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Kamena Vourla

What?!! You have never heard of Kamena Vourla? And you call yourself a tourist? OK. Don’t feel bad. Even though I had heard of Kamena Vourla ever since I was a teenager I really did not know much about it either.

I didn’t know that in 1926 a chemist by the name of Michail Pertesis discovered exceptionally high radon concentration in the water, which at the time people thought gave it healing properties, even though now we know that radon is the earth’s only naturally produced radioactive gas and comes from the breakdown of uranium in soil, rock, and water and causes maybe 14,000 deaths a year from lung cancer. But there is another side to radon and many people believe it does have healing properties.

Some people believe that a radon bath can treat: spine and joint problems like arthritis and rheumatism, prostate and urinary problems, high blood pressure, even infertility, diabetes, obesity and migraines, deepen sleep, increase work productivity, slow the heart rate, lower cholesterol and even help regulate the menstrual cycle. So to make a long story short soon after the discovery of radon in the water, Kamena Vourla, whose name means ‘burnt rushes’ became a tourist town with hotels, restaurants, spas and oh yeah, beaches, since it is on the sea. And the name Ka-men-ah Vour-lah is so musical and fun to say that it is no wonder it was one of the first tourist towns in Greece.

There are several different springs in the area and their healing quality and appearance varies from concrete baths like swimming pools to stone boarded ponds and each one has different ingredients and heals different things. The official spa building may or may not be open. The hours seem to be from early morning to early afternoon.

If you are just stopping in for a couple hours on your way somewhere ask anyone for directions to whichever spring most suits you: The radioactive springs, hydrogen sulphide-chloride spring, ferruginous spring, cosmetic spring of Aphrodite, a sulphur spring that was known to the ancient Greeks. Some of the hotels in Kamena Vourla offer spa facilities, in particular the 5-star Mitsis Galini Wellness Spa & Resort , located on the sea, in town and within walking distance to the trails and forests of nearby Mount Kalydromos which are a healing experience in themselves. According to he historian Strabo this area was a sanctuary to Asclepius, the god of healing, and the ancient city of Thronio was nearby.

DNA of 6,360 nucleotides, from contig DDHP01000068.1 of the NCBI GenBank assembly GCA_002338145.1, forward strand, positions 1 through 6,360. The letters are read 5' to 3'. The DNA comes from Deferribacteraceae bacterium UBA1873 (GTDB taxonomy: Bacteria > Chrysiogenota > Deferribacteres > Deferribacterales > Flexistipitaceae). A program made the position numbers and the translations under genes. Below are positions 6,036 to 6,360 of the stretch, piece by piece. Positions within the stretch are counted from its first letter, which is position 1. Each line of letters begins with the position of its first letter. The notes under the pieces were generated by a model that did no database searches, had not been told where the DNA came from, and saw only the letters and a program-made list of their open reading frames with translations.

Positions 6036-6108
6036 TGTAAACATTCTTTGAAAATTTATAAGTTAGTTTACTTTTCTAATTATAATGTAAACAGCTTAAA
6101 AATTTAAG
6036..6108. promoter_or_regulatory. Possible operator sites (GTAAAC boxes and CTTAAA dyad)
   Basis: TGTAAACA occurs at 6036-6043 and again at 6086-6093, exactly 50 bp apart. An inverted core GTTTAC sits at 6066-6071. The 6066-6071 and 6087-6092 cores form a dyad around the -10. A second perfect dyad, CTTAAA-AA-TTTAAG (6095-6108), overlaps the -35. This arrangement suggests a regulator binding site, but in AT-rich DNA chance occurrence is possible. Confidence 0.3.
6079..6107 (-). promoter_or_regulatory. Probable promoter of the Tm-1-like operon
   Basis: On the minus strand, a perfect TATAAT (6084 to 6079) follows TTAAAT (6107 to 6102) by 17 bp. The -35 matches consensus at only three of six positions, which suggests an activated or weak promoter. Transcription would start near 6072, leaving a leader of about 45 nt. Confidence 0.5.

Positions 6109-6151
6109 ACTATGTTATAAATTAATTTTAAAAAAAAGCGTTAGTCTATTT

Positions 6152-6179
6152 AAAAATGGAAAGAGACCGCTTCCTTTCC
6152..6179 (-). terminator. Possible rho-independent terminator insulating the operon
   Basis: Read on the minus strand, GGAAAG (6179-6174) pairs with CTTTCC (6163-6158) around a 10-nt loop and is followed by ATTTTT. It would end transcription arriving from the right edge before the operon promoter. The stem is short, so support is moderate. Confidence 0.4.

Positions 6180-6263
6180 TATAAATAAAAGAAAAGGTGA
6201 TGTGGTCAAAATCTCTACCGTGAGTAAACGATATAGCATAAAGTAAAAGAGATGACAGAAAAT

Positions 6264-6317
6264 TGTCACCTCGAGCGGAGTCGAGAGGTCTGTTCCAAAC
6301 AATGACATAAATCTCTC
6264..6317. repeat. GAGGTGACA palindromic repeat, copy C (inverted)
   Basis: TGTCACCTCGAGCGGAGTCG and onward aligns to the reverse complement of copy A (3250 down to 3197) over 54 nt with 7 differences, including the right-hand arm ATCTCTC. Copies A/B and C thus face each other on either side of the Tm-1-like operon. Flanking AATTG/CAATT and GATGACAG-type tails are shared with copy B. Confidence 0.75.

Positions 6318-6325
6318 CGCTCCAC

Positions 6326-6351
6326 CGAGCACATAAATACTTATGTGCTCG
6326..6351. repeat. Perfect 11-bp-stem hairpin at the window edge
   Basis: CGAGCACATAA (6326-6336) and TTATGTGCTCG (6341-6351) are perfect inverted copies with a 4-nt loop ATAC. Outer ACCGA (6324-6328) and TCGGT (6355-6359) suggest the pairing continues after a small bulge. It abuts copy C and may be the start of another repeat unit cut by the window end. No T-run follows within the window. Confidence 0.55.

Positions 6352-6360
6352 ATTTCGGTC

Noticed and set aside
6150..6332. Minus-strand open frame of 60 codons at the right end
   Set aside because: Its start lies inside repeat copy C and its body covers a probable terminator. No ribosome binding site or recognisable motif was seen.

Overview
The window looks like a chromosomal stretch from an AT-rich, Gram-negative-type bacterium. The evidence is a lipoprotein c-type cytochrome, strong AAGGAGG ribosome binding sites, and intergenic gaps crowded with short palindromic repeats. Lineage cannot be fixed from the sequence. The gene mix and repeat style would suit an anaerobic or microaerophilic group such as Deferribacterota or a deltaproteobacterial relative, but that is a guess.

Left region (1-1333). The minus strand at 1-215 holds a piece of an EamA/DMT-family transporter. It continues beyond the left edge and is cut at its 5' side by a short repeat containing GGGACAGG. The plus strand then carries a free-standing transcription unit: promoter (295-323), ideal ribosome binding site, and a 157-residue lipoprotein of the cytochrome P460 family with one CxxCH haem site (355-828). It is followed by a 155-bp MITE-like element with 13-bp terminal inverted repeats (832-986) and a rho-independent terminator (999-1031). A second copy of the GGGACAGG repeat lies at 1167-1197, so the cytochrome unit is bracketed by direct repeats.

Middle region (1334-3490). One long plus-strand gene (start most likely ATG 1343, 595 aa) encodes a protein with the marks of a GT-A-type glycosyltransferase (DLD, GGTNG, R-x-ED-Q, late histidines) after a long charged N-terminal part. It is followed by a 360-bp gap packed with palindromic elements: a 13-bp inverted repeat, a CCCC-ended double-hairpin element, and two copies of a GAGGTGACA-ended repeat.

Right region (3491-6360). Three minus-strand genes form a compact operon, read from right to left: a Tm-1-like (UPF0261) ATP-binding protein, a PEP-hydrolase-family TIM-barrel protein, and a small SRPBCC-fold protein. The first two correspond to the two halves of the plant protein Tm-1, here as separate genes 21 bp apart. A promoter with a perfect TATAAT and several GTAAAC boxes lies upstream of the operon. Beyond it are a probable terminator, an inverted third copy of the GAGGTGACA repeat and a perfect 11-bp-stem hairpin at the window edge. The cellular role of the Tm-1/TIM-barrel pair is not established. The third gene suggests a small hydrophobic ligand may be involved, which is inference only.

The resort town caters mostly to Greek tourists, generally approaching or within their golden years, as well as a smattering of Eastern Europeans, Americans, Canadians and in general people who like going to spas or want to be cured of something, similar to Edipsos which is right across the gulf on the island of Evia .

But the fact that Kamena Vourla has been at heart a Greek destination is good news for food lovers, and the fact that the inland sea between Evia and the mainland is known for its sardines is especially good news for those who love seafood. The seaside is dotted with cafes and seafood restaurants including the highly rated and popular Nostos Psarotaverna, as well as the family run Kavos Psarotaverna.

Both are close enough to the sea so you can swim all morning, have lunch, swim some more, go for a nap or a hot bath or spa treatment, and come back for dinner. For a more meat oriented place (but with seafood too since it is on the sea so why not?) try Mouries. But there are loads of places to eat and many of them are open year round as are hotels.

Kamena Vourla is about 90 minutes drive from Athens and right off the National Road and for people who want to break up a trip to Thessaloniki or Meteora or anywhere in northern Greece, it is a good place to stop for a swim or to spend a night, or two if you like it. The sea may not look as dramatic as the beaches in the Cyclades since on a calm day it can have the appearance of a lake, but it’s a whole different thing and once you jump in you will realize that it feels just as good and probably better than from wherever you swim normally.

The town is very close to Thermopylae, where the 300 Spartans and Leonidas fought their last stand against the Persians, and also has hot springs. A few miles south is the port of Agios Konstantinos, where you catch the ferry to the Sporades Islands (Skiathos, Skopelos and Allonissos) as well as Arkitsa where you can catch the small ferry that goes to Edipsos. It is also within easy striking distance of Delphi as well as Volos and Pelion.

A few kilometers away on Mount Knimis is the Monastery of Metamorfossis tou Sotiros which was originally from the 7th century but whose main building is from the 12th century and contains wail paintings from the 17th century and a spectacular view of the Maliakos Gulf.